‘Novenas for a Lost Hospital’ runs through Oct. 13 at the Rattlestick Playwrights Theater. 224 Waverly Place, rattlestick.org.
“Nurses trained here. Doctors healed here. Babies were born and people died here. So many glorious and inglorious exits. How do we hold that memory when the bricks are all gone?”
So wonders Elizabeth Seton, the first American-born Saint, in Cusi Cram’s “Novenas for a Lost Hospital,” a time-shifting journey through the 161-year history of St. Vincent’s Hospital, including its founding by the Sisters of Charity amid a cholera epidemic, its critical role in treating AIDS victims in the 1980s, its closure on April 30, 2010 amid overwhelming debt and demolition to make way for luxury condos.
Seton (played with luster and good humor by stage veteran Kathleen Chalfant, whose credits range from the original production of “Angels in America” to “The Affair” on Showtime) explains that the cast and audience will memorialize St. Vincent’s through “Novenas,” a nine-part series of prayers and petitions.
She is joined by the 19th century Haitian hairdresser and former slave Pierre Toussaint (Alvin Keith), as well as doctors, nurses, nuns and patients (including one nicknamed Lazarus, who miraculously keeps coming back to life despite complications from AIDS).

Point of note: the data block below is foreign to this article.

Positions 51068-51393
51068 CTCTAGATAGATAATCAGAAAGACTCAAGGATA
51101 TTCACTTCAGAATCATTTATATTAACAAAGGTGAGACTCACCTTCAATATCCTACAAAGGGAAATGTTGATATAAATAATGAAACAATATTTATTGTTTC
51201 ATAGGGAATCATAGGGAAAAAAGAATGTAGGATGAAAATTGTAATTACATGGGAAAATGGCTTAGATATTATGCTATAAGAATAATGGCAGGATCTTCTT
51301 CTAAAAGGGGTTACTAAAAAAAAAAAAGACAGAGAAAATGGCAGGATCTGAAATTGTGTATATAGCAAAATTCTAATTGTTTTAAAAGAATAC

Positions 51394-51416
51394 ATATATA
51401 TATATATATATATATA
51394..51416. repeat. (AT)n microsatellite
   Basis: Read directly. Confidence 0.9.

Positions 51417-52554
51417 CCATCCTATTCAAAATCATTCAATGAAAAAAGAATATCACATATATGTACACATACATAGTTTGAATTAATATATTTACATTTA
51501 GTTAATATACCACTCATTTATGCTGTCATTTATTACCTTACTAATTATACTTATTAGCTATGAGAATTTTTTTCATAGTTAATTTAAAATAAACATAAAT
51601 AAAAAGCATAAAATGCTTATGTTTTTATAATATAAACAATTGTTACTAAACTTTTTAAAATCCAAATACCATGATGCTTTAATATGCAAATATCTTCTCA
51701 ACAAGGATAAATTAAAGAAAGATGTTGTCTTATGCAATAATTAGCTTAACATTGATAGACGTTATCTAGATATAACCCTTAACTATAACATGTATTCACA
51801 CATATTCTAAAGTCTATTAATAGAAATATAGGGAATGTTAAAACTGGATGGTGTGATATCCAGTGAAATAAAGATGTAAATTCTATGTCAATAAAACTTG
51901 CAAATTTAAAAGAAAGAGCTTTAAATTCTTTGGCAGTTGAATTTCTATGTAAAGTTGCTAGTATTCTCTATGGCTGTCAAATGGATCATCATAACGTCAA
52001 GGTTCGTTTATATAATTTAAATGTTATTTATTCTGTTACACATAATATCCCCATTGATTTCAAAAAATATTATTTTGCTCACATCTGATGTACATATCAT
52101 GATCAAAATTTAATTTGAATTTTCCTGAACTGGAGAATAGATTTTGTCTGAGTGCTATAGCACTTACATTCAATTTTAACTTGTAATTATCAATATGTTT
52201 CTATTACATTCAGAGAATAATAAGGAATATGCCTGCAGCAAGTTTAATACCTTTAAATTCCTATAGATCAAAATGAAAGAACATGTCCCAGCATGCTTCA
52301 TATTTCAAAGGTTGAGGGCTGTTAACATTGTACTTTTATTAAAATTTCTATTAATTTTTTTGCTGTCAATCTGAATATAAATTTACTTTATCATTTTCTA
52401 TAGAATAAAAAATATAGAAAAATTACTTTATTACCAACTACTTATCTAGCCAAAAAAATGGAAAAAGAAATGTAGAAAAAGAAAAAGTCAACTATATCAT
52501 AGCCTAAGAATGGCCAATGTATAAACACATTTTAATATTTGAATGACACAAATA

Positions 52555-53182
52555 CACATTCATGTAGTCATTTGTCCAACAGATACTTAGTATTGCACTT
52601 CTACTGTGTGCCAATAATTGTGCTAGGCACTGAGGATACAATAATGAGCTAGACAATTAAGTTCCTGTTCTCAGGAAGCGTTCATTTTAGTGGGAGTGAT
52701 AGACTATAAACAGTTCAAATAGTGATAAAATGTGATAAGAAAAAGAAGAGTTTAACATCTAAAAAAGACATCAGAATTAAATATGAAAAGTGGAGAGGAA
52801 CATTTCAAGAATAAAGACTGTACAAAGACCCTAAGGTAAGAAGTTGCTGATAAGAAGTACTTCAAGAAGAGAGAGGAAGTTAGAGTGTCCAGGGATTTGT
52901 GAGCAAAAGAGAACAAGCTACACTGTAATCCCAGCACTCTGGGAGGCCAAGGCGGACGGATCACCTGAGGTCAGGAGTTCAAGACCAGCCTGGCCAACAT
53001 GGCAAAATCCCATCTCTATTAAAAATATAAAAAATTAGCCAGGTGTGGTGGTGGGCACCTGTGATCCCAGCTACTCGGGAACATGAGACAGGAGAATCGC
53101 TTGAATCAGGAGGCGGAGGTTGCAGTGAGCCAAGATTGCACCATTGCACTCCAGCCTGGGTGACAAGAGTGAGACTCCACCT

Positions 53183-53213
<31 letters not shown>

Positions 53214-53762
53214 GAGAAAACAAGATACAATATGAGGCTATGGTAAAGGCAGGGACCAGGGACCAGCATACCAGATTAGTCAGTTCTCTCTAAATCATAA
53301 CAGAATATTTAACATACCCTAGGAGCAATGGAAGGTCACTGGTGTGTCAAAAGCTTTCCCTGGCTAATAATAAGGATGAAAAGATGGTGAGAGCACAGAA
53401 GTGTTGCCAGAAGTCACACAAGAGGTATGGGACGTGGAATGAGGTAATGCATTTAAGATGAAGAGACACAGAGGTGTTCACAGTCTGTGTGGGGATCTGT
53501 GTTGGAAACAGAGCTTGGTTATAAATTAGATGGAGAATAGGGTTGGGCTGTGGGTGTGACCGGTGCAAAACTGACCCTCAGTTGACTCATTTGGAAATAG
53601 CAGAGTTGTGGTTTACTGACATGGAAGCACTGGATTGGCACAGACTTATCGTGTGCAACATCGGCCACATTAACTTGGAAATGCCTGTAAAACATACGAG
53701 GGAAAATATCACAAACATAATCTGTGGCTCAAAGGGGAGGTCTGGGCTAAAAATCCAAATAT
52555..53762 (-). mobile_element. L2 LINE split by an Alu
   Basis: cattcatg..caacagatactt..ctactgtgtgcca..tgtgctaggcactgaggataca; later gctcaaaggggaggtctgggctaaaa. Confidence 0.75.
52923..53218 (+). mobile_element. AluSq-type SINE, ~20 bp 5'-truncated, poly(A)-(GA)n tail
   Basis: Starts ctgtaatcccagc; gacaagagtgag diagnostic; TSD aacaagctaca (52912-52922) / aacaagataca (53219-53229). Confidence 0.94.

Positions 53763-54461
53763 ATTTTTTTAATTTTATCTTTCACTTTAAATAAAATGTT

At various points, the characters debate the causes of the hospital’s demise (ranging from mismanagement to political neglect and the economics of health care) and question whether the city is losing its soul and who will care for the sick when the next “plague” occurs.
The roaming production (directed by Daniella Topol) begins in an enclosed courtyard next to Saint John’s in the Village, where a group of actors, singers and musicians perform a prologue. The audience is then sent along to the Rattlestick Playwrights Theater for the play. It is later ushered to the NYC AIDS Memorial at St. Vincent’s Triangle for a site-specific epilogue.
Many of the scenes are thin and drag; the overreliance on narrators is choppy and corny, and the pop music dance breaks (to the tune of “Do the Hustle” and “Come and Get Your Love”) are more bewildering than playful.
Nevertheless, “Novenas for a Lost Hospital” makes for a soulful theatrical experience with a social activist bent that celebrates “those who care enough to care” and expresses an urgent concern for the city’s future.